Note: Since the original publication of this essay, Asphodel has been published. Please see the basic bibliography of H.D.'s works for further information.
The first ambiguity concerns H.D.'s own dating of Asphodel, for what she actually wrote on the cardboard sheet that covers the typescript was not "1921-1922," as is generally supposed, but rather "1921-1922?"(4) That unobtrusive question mark, while it by no means rules out the commonly cited date, suggests that H.D. felt some uncertainty about the notation. We do not know when she made the jotting on the covering sheet, but it was most likely in the 1940s or perhaps the 1950s, the period in which, at the urging of Pearson, she reviewed much of her earlier writing and attempted to date and comment on it. In the upper right-hand corner of the covering sheet, the date "(1942?)" is shakily written in what may be H.D.'s hand and then sharply struck out. This may have been a later attempt to date the covering sheet and its jottings, or it may indicate the date of this particular typing of Asphodel (or some other date connected with the puzzling history of this work). Whatever the meaning of the two sets of dates, it is worth bearing in mind that a degree of undecidability exists at the very source of our considerations.
The covering sheet bears other interesting data as well; the full set of pencilled [sic] jottings, apart from the "(1942?)," reads: "Early Edition of MADRIGAL - Fields of Asphodel[.] London 1921-1922? DESTROY[.]" Just above DESTROY," H.D. has scrawled in red pencil or crayon, "Duplicate." (The Asphodel typescript is a carbon copy; no ribbon copy has come to light.) Much of this information coincides with H.D.'s remarks about Madrigal in "H.D. by Delia Alton [Notes on Recent Writing]," for in the entry for December 12, 1949, she wrote "Madrigal: this story of War I was roughed out, summer 1939, in Switzerland. . . . I had been writing or trying to write this story, since 1921. I wrote in various styles, simply or elaborately, stream-of-consciousness or straight narrative. I re-wrote this story under various titles, in London and in Switzerland. But after I had corrected and typed out Madrigal, last winter, I was able conscientiously to destroy the earlier versions" (HDDA 180). The correspondences between the Asphodel covering sheet and the 1949 entry would seem to clinch the matter: Asphodel, and "early edition" of the World War I story, was written in or around 1921, then completely recast in 1939 and 1948 as Madrigal (later published as Bid Me To Live: A Madrigal), after which H.D. consigned the early version to the flames (though one copy that she had marked for destruction survived, by inadvertence or clandestine preservation).(5) One small problem remains: the 1949 entry alludes to various versions of the "War I" story and does not explicitly name Asphodel as the 1921 version, nor did H.D. refer to it by that name when she returned to the subject of "the Madrigal cycle" in her late memoirs, "Compassionate Friendship" (1955) and "Thorn Thicket" (1960).(6)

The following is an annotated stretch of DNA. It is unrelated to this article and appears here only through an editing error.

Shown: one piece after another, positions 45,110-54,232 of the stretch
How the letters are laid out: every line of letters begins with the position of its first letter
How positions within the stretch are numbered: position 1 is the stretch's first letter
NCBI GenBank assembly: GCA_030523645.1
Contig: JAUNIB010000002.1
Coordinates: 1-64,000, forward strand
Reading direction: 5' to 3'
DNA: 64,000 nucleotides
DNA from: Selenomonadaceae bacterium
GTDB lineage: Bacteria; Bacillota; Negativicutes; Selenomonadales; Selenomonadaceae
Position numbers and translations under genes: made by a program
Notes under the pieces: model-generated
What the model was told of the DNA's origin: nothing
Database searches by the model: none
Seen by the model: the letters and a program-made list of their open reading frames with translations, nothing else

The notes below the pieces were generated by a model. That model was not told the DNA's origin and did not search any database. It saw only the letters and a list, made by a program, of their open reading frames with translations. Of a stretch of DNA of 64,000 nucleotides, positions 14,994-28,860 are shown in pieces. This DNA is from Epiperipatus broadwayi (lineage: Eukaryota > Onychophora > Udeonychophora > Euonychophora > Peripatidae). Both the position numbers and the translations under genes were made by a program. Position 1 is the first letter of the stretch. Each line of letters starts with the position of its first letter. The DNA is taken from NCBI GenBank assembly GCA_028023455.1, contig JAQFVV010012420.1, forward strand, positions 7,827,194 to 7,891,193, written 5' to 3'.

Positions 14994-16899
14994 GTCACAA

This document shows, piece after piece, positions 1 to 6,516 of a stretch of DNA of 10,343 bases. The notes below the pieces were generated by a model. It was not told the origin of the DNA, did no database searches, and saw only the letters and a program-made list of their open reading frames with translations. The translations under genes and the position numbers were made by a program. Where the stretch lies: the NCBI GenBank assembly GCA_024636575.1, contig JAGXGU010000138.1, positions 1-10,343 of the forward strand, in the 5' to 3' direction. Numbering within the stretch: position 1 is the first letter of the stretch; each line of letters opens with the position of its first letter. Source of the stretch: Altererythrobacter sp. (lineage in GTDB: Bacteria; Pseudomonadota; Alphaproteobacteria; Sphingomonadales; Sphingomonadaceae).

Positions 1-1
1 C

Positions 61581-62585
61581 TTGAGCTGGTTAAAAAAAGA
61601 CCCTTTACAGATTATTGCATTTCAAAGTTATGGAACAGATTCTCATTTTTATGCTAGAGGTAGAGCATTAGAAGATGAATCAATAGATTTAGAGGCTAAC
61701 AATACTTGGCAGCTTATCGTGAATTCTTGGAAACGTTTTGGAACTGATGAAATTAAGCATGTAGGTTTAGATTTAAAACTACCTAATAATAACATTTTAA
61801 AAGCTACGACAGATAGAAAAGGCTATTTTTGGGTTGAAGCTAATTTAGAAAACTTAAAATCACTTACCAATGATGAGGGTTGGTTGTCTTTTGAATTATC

At this point we might hope for some enlightenment from "Autobiographical Notes" which was assembled around the same time as "H.D. by Delia Alton," but the entry for 1921 is also tantalizingly vague:
We wrote at St. James Court, unpublished novel, Paint it To-Day. At Riant Chateau, we wrote two or three story-sequences, as for the war-experience in London and Cornwall; these, we later, destroyed. This 'novel' was continued through the years; in 1939, it was assembled. But it was not till before Christmas, 1948, Hotel de la Paix, Lausanne, that the MSS [sic] was re-read (it had been in Kenwin, during the war years). Two thirds of the MSS was destroyed, but a new end was assembled and the whole, re-typed and now called MADRIGAL.(7)Again, Asphodel is not mentioned by name, and the World War I "novel" is described as existing at this point in the form of "two or three story-sequences." This does not sound like the Asphodel we know, with its two carefully balanced parts depicting pre-war and wartime experiences, but it does seem consistent with some material H.D. described to John Cournos in a letter written from Riant Chateau on September 15, 1922: "I have written two long short stories, a little in the manner (I am told) of the late Henry James. . . . Then I have another 'impressionistic' bit, not a story, not long enough for a novel. But the three would make a moderately solid prose work: 1. Floriel. 2. Behind me a Sword. 3. Beryl." (8) These stories may have had some connection with Asphodel--especially as "Beryl" is the Bryher figure in that novel (9)--but, once again, a clear link between the version of Asphodel we know and the period 1921-1922 eludes us. (10)